Casco tallies Memorial School poll

By Dawn De Busk

Staff Writer

CASCO — The results of the Memorial School questionnaire arrived — via courier — during a Casco Board of Selectmen workshop.

Earlier during the workshop, Town Manager Dave Morton apologized for not having results from a recent poll — a questionnaire sent last month to each household from a mailing list for all the property taxpayers in Casco. He explained that the town office has been short staffed; and nobody has been able to break away from daily duties to tally the hundreds of responses that were delivered there.

But, about 20 minutes later, the newly hired Code Enforcement Officer, Don Murphy, arrived at the meeting with the desired numbers.

“These are hot off the press,” Morton announced.

The question posed in the mass-mailing poll, asked residents if they would be willing to spend up to $750,000 on the Memorial School, regardless of whether the preference was to remodel or demolish and rebuild on the town-owned property.

An answer of  “yes” was in favor of spending the money; and “no” meant spend nothing on the building and land, he said.

The results were: 188 people said yes to the expenditure, while 379 residents leaned toward not spending the money or not doing anything to the Casco Memorial School, Morton told the board.

Selectman Paul Edes momentarily misunderstood the questionnaire results as a public demand to move forward with salvaging the school. He said the town should produce some floor-plan sketches as quickly as possible.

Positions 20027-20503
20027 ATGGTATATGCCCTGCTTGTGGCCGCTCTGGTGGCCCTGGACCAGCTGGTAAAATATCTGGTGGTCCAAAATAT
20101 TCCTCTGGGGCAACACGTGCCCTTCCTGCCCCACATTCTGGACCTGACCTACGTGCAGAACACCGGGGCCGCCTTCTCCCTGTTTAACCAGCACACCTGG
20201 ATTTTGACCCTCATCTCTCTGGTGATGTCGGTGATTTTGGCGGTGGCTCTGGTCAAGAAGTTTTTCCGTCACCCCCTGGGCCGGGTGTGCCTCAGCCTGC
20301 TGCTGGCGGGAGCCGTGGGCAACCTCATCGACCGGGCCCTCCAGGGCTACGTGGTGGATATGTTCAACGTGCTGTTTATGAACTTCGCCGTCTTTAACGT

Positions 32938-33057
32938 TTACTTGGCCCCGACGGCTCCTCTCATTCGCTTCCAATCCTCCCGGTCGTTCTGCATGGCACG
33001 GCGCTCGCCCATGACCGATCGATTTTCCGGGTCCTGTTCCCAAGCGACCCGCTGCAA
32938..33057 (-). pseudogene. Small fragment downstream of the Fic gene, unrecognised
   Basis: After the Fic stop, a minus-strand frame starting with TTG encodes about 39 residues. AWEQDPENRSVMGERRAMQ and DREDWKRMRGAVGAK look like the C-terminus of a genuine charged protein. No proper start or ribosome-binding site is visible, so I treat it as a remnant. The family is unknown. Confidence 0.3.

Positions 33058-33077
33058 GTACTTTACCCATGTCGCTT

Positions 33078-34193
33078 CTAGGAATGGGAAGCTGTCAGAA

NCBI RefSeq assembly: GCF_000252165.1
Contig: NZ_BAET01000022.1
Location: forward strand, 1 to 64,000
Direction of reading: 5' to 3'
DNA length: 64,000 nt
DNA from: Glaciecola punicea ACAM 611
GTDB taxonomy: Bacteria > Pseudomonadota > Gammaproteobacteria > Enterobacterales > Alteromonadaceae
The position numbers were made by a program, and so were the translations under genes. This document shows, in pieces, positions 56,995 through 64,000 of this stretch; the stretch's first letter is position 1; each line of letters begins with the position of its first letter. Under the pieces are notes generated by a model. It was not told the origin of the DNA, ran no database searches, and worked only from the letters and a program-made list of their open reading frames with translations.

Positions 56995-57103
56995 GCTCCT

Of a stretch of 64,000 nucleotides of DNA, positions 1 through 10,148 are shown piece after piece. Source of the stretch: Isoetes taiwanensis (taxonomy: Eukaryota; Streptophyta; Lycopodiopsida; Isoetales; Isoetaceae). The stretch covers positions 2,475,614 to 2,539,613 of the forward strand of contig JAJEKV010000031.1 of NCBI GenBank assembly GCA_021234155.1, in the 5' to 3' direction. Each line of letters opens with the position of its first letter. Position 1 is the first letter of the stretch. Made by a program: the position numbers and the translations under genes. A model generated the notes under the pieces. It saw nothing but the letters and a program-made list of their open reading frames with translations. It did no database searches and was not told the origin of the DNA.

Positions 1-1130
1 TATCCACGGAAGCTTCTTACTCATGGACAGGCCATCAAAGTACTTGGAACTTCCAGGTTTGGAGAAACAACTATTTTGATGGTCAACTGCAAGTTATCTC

“No, financially, right now, they don’t want to pay for either one of those options,” Selectman Ray Grant summarized.

Morton agreed, “My initial reaction is that people don’t want to do either.”

“The option may be to talk to the fire department and make it a fire training opportunity. Or, we could tarp it over for another year,” Morton said.

He added current issues like wild animal droppings and mold won’t need to be addressed if the structure is used for burn training. However, hazardous material like asbestos would require removal by professionals — at a cost to the town, Morton said.

Later, he told the selectmen that because they “just got the raw numbers” they might want to wait before deciding the next phase in the life of the Memorial School.

As stated by Morton, the questionnaire is not a binding vote like a ballot item would be. The poll was sent to residents so the board could get a better idea how willing residents were to take on the fiscal responsibility for fixing the Memorial School.

When the board moved to its regular meeting, the general consensus was for the elected public officials to wait and digest the most recent public poll before making a final decision about the Memorial School.  The next selectmen’s meeting is April 17.

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